December solstice occurs precisely at 12:30 a.m. EST on  Dec. 22. This is when the passage of our tilted Earth brings the sun’s noon-time height at its lowest point in the southern sky as seen from the Northern Hemisphere. At noon it shines directly overhead as seen from the Tropic of Capricorn, below the equator. The North Pole leans back the farthest in respect to the sun, giving us the shortest day of the year.

December solstice occurs precisely at 12:30 a.m. EST on  Dec. 22. This is when the passage of our tilted Earth brings the sun’s noon-time height at its lowest point in the southern sky as seen from the Northern Hemisphere. At noon it shines directly overhead as seen from the Tropic of Capricorn, below the equator. The North Pole leans back the farthest in respect to the sun, giving us the shortest day of the year.


Santa has it made. From his northern polar address, he has six full months of stars. When the sky is clear above the polar cap, he and the polar bears can marvel at the parade of constellations circling around the sky, none of them ever setting. Packing the sleigh, his elves could look straight up at Polaris, the North Star, almost exactly at the overhead point (the North Celestial Pole) around which the whole visible sky spins.


Off center to this is the marvelous Aurora Borealis, the Northern Lights, like a ring of fire of the most amazing hues, forms and motions. Pity it is so rare to see these lights far to the south, over the United States. The ring of aurora encircles a point called the North Magnetic Pole, which doesn’t coincide with the North Celestial Pole. This is seen overhead not from the polar cap but over far northern Canada.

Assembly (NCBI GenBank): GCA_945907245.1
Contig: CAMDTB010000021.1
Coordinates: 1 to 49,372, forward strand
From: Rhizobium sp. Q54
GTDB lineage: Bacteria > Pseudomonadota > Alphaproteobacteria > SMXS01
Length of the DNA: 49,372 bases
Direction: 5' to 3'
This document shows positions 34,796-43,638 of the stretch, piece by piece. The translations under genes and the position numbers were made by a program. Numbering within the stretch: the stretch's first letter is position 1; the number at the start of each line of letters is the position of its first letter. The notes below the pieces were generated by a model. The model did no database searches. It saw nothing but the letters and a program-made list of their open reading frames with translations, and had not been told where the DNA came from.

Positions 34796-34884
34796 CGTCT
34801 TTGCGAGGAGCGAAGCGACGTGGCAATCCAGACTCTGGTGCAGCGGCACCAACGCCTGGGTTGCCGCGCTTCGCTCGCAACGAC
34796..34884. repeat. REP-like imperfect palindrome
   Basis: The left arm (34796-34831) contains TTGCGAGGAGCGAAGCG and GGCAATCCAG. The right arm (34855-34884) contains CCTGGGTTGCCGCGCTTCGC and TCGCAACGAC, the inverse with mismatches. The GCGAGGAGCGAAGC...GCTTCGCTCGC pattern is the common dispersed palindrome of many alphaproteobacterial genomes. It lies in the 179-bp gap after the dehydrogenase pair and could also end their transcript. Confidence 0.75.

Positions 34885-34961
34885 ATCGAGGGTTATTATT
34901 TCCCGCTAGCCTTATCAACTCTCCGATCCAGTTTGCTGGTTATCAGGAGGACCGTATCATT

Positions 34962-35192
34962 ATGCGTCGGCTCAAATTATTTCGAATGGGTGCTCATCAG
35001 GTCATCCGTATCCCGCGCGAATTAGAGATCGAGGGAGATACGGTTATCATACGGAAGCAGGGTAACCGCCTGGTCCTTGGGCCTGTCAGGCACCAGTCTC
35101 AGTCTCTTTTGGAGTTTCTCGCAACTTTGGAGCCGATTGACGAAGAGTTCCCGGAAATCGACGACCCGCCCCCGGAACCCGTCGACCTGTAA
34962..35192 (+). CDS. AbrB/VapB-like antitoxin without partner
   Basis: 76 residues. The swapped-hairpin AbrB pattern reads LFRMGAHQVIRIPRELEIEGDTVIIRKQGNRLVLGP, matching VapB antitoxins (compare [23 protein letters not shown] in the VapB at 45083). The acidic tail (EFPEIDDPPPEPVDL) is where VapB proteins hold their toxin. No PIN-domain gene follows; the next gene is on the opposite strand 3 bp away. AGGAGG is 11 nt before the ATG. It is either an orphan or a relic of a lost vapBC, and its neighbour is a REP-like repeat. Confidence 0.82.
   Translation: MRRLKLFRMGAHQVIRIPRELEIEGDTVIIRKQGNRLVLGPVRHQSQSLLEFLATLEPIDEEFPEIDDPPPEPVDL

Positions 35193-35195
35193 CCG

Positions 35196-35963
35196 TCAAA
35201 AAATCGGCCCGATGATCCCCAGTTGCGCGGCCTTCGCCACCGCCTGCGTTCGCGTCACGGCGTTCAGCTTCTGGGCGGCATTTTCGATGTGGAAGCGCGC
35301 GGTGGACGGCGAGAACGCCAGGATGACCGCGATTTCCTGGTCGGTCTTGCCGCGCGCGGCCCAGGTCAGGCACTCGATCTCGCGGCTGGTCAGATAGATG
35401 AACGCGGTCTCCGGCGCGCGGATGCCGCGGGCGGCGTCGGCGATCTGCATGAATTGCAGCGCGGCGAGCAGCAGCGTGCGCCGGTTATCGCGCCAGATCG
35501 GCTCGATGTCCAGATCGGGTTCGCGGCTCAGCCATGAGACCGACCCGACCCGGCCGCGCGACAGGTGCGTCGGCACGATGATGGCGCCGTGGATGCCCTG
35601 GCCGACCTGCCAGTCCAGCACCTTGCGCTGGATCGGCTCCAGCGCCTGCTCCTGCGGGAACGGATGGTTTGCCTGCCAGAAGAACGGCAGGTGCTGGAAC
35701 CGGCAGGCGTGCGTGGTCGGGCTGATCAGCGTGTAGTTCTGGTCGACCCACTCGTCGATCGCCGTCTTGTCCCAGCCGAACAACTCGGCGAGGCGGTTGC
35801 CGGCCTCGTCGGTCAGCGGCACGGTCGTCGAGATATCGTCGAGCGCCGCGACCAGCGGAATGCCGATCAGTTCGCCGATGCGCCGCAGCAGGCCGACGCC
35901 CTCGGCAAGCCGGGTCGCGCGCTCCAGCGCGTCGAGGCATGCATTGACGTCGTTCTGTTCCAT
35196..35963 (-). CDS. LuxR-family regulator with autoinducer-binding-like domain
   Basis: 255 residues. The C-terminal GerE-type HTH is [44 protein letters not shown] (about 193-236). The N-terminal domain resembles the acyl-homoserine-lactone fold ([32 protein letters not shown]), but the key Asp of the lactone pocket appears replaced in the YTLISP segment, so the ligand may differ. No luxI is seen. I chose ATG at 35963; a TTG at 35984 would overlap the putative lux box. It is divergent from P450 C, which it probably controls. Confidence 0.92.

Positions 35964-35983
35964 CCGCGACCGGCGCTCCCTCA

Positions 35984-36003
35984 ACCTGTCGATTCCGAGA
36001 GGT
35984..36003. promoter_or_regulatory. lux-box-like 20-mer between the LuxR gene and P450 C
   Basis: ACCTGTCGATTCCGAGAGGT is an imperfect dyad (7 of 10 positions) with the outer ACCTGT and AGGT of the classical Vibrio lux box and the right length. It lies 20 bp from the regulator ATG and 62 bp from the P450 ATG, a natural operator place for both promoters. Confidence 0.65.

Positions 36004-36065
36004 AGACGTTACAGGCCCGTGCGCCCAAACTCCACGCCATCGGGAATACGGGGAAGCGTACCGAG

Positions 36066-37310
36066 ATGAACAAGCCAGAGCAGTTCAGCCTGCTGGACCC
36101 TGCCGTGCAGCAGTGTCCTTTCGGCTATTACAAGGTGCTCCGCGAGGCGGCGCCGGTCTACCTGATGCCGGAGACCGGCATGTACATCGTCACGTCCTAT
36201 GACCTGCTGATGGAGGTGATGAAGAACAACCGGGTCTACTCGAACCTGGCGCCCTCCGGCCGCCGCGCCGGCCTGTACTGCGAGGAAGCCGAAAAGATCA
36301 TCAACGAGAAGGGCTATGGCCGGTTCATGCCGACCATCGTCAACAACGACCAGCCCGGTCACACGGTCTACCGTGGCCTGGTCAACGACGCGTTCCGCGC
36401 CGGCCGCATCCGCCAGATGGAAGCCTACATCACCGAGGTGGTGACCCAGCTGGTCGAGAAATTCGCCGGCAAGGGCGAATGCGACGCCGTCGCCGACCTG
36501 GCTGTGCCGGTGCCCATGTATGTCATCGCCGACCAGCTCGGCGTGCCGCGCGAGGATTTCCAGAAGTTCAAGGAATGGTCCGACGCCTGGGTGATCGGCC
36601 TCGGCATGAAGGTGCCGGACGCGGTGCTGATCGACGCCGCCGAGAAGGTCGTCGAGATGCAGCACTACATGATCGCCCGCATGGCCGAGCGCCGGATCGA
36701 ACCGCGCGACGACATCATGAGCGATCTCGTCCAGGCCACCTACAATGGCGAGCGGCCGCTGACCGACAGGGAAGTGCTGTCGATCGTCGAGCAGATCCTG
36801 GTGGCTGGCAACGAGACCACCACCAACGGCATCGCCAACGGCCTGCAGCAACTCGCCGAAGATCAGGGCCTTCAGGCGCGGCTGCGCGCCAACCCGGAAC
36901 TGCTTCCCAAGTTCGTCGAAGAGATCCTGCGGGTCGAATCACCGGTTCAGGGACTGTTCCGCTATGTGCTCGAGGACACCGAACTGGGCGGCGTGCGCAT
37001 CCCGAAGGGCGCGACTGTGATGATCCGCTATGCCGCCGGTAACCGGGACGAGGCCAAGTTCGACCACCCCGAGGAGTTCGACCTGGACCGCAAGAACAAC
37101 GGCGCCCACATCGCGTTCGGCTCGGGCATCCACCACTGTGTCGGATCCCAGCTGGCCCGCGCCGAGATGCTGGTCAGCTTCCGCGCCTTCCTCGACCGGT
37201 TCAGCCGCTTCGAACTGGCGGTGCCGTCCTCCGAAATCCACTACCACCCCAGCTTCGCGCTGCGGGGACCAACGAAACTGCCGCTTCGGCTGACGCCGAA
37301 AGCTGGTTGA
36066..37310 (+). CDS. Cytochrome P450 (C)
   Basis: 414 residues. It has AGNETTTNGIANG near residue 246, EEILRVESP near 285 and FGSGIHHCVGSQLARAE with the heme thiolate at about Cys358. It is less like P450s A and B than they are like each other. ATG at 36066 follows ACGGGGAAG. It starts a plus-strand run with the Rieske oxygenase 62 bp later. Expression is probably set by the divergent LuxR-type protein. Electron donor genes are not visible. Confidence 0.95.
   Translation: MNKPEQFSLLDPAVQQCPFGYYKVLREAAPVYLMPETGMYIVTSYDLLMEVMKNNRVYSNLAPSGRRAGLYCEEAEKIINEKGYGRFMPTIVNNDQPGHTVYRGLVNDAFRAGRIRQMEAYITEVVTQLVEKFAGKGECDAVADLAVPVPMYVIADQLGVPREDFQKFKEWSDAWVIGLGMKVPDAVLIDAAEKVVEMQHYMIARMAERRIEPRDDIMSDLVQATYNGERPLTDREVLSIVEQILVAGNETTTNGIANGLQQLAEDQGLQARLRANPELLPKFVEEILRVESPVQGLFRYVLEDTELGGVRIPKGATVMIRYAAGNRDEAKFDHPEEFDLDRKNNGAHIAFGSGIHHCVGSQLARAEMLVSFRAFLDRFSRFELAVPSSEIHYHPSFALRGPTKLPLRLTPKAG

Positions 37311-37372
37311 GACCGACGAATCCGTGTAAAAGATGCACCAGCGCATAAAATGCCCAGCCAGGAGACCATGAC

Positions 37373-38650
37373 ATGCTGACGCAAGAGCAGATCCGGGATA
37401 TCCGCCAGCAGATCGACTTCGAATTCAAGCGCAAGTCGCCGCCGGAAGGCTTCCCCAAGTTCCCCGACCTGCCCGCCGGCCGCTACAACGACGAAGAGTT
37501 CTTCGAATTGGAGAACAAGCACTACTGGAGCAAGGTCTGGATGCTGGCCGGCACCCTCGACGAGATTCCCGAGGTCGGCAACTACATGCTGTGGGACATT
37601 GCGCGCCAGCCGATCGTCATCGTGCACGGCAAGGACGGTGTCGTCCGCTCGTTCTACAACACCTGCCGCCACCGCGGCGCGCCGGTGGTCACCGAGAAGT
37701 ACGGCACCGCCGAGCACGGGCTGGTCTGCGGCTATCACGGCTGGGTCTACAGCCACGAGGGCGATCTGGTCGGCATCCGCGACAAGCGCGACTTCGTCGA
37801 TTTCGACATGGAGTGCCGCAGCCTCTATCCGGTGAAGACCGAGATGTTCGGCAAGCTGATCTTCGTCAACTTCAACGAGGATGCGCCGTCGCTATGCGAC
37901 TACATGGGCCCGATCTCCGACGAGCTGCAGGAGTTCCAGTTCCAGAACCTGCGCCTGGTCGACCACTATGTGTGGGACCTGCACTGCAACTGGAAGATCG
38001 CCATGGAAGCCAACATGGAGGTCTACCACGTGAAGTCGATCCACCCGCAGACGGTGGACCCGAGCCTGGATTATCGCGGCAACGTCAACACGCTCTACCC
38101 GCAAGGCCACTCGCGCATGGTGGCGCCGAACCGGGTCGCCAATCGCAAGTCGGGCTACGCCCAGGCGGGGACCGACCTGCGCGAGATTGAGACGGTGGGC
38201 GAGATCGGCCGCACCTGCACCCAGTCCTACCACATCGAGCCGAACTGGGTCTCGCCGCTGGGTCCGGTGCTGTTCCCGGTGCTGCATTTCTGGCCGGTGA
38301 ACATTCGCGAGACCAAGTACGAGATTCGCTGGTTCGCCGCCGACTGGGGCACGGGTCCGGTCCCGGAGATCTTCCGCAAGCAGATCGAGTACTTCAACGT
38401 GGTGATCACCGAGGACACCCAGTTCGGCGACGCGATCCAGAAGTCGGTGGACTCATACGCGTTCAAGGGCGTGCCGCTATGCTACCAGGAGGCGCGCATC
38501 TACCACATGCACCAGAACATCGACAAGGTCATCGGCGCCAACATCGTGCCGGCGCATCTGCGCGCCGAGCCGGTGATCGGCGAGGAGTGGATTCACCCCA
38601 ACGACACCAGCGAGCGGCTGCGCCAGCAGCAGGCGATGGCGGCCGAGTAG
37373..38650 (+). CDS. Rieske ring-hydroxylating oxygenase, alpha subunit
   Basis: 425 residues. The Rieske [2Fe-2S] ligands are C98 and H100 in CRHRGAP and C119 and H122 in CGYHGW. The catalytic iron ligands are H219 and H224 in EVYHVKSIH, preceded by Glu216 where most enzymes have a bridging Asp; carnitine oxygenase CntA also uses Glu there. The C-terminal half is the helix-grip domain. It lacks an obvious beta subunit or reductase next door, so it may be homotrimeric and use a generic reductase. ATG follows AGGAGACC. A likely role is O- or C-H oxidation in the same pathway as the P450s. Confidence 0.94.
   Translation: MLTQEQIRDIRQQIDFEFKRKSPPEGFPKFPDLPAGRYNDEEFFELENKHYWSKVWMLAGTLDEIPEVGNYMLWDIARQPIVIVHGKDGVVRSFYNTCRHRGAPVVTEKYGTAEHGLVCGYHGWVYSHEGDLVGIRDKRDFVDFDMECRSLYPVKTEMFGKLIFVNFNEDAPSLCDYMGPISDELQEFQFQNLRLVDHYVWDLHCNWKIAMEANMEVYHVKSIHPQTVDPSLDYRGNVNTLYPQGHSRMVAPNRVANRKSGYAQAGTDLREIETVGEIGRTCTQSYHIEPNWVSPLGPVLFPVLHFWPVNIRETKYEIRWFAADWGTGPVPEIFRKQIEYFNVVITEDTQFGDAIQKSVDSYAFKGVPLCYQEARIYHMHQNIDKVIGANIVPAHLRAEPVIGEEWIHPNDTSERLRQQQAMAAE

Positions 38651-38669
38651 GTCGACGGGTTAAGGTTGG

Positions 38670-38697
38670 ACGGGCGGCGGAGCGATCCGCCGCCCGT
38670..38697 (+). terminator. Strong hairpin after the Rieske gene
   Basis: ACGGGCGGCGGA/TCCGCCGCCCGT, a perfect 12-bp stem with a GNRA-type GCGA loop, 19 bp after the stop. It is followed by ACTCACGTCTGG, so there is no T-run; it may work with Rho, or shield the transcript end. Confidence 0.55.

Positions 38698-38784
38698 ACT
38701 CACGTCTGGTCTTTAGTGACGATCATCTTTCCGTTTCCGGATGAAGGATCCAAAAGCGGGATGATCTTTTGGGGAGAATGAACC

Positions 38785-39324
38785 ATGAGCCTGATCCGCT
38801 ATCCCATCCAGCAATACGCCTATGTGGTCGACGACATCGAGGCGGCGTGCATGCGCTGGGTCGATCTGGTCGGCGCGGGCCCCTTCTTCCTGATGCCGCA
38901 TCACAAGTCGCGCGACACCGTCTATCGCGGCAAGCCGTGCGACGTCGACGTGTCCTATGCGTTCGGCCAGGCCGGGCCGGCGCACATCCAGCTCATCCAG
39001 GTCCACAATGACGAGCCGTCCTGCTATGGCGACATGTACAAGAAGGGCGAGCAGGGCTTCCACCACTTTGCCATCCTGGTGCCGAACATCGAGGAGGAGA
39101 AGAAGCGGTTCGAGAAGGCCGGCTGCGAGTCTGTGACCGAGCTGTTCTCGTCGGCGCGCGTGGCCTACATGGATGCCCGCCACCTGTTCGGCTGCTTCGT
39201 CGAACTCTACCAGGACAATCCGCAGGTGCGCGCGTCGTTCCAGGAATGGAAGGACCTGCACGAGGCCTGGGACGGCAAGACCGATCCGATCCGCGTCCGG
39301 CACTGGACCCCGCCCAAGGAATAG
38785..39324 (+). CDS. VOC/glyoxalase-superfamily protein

It seems strange not more people move to the polar cap, what with all those stars to see! Of course, you would only see half the sky. You never see the other half. From the polar cap, the stars around the flat horizon are along what is the Celestial Equator. These stars reach the point overhead (known as the zenith) at midnight, as seen from the equator, in the tropics.


From mid-northern latitudes such as where Pennsylvania is found, the Big Dipper just misses the north horizon, as well as the W-shaped constellation Cassiopeia, on the opposite side from the North Star. We call these constellations “circumpolar” in that they never set. Others are the Little Dipper (Ursa Minor the Little Bear); Draco the Dragon; Cepheus the King and Camelopardalis, the Giraffe. From the North Pole, the ENTIRE VISIBLE SKY is circumpolar!


Our beloved “winter” constellation Orion is right on the Celestial Equator; in fact this imaginary line on the sky cuts Orion in half, right through the famous trio of stars, the “Belt of Orion.” From the North Polar Cap, only the top (north) half of Orion is ever visible, moving right around the horizon during the 24-hour night. You would see fiery red-orange Betelgeuse, but you would not see the brilliant blue-white star Rigel, in the lower half of Orion. Also missing is the brightest star in the night sky, Sirius, which is to the lower left of Orion.


Those of us in the mid-northern latitudes are at a great advantage, as far as what stars are visible. At 40 degrees North Latitude, for example, Polaris stands about 40 degrees above the north horizon. Due south, the Celestial Equator reaches 50 degrees high, just over halfway up. We see all of Orion, Sirius and a great deal more.


From the equator with Polaris barely seen at the northern horizon, the entire sky north to south is visible, as the year progresses.


Meanwhile, enjoy the winter stars. There are ways to manage the cold and stay out a little while longer.


If you use a reflector telescope which has an open front end, set it outside a hour or more beforehand. This way you can let the warm air currents escape, which degrade telescopic views.


Dress in layers; try hunter’s heat packets or vests. Don’t forget a good hat; cover up as much as you can (but not your eyes)! Let your eyes adjust inside in a darkened room for a few minutes to get the most out of the starry night when you step out. A nice hot chocolate and Christmas cookie can do wonders, too.


Last-quarter moon is on Dec. 17.


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Keep looking up!